As a personal preference, Simi and Asa would a great fit, and for obvious reasons. The music and themes of both artists tilt towards expressionism. For a “Complete Me,” there’s a “Be My Man.” Depending on who you ask, Simi and Asa share more than twenty hits between themselves, and that equates to more than two hours worth of genuine conversation about their music, their creative process, how uniquely they accessed acclaim. Women creatives in the same field should have so much to talk about.
Tiwa Savage vs Yemi Alade
These two are often pitted against each other, even though their qualities vary in scope. The marked difference in their music is Tiwa Savage’s preference for the cheerier terrains of Afro Pop music, and her songwriting tendencies differs from the other person. Building her discography on the influence of more traditional African sounds (with heavy reliance on drums, chants, and dancing), Yemi Alade is more Angeliqué Kidjo than Mariah Carey. Tiwa, with early orientation on Western music, could be said to mirror the latter.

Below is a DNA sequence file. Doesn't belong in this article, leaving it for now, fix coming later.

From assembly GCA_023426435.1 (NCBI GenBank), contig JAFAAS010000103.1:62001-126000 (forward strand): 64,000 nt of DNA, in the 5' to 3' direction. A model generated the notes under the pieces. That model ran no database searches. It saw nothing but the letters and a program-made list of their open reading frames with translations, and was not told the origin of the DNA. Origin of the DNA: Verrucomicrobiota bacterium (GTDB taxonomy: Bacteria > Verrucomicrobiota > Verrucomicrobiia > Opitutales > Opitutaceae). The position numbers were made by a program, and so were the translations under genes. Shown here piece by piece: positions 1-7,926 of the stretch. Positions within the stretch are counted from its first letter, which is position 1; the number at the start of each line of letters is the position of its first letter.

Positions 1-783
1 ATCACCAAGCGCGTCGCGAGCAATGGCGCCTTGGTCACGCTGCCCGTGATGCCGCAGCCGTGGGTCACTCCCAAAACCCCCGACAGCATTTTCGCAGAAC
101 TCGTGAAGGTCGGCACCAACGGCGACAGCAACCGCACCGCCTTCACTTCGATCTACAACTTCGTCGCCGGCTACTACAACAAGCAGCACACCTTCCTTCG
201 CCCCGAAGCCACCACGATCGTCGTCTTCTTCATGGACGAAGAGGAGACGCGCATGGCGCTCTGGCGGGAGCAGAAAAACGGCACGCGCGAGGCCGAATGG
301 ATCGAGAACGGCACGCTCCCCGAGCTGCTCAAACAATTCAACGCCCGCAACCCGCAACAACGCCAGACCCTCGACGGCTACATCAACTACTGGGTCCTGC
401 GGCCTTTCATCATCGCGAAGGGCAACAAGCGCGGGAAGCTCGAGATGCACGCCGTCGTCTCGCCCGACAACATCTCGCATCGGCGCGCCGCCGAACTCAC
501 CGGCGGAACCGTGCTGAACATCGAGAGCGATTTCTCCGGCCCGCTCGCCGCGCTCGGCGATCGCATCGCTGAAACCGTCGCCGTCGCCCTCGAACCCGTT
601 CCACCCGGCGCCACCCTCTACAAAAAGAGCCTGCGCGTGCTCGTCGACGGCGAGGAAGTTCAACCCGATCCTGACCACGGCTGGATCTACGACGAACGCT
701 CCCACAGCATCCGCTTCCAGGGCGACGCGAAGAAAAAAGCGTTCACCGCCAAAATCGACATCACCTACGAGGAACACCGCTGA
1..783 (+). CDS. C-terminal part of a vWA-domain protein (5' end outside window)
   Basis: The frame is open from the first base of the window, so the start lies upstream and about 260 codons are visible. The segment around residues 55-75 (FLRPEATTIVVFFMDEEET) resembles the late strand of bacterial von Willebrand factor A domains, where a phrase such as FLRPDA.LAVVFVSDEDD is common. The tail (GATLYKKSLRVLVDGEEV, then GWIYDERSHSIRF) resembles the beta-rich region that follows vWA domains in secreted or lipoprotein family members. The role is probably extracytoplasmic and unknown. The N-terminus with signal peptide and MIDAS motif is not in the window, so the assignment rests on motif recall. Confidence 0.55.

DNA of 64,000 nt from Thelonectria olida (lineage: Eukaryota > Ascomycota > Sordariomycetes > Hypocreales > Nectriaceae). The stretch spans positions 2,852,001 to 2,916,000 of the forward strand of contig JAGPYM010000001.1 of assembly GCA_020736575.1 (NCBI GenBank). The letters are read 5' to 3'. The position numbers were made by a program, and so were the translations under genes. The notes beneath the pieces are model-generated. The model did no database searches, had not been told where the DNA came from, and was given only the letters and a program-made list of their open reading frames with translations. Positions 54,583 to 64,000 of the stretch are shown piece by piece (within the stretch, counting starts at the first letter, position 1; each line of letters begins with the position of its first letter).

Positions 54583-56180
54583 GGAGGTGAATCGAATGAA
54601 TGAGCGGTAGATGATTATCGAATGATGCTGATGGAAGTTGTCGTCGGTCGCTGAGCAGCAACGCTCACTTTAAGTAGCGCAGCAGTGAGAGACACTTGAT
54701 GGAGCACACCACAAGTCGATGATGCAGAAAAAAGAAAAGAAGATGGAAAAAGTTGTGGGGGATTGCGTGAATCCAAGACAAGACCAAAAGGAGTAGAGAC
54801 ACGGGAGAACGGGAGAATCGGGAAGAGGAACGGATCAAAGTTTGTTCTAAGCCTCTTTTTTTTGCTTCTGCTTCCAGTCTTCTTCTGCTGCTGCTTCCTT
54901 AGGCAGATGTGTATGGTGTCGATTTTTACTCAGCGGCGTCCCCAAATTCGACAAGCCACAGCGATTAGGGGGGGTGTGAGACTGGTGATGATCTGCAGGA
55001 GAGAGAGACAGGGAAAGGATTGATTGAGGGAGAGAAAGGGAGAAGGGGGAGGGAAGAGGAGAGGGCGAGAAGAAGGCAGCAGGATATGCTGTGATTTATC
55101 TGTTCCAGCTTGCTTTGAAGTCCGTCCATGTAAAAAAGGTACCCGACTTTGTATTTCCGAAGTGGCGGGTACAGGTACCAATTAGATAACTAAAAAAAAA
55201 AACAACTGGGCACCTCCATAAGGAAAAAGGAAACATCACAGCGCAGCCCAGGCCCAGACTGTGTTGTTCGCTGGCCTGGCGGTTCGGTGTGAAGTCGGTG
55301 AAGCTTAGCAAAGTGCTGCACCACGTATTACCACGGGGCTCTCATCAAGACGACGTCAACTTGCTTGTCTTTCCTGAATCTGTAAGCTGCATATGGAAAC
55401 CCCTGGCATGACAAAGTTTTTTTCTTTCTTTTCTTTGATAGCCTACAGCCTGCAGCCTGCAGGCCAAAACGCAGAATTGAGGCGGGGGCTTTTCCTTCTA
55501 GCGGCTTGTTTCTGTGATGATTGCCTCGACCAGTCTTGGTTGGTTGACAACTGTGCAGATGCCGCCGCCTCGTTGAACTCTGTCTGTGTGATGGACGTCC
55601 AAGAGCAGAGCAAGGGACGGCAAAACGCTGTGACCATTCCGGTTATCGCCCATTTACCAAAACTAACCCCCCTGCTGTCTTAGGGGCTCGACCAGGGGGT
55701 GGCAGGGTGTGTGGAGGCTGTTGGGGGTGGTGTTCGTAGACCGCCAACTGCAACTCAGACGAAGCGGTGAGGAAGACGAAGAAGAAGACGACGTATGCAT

Between themselves, Yemi Alade and Tiwa Savage have more than twenty years as top tier entertainers racking premium numbers: At shows, on streaming platforms, YouTube, on social media. They’re two queens thriving at what they do, and people need to understand that’s possible, hence a friendly match-up between themselves should prove humongous.
Everything Savage, the Tiwa Savage concert which held on December 24th 2019, featured a glorious stage moment. Clad in a black dress, Yemi Alade joined her colleague, much to the excitement of all at the sold-out venue. “I am very happy to announce my dear sister (Yemi Alade) coming on stage. From this very moment, I don’t give a hoot about what you hear on Twitter or Instagram. If it’s not about my love for my sister, do not believe it,” Tiwa Savage said, a powerful statement, considering they’d been fan-inciting rumors of “a supremacy rift” between them.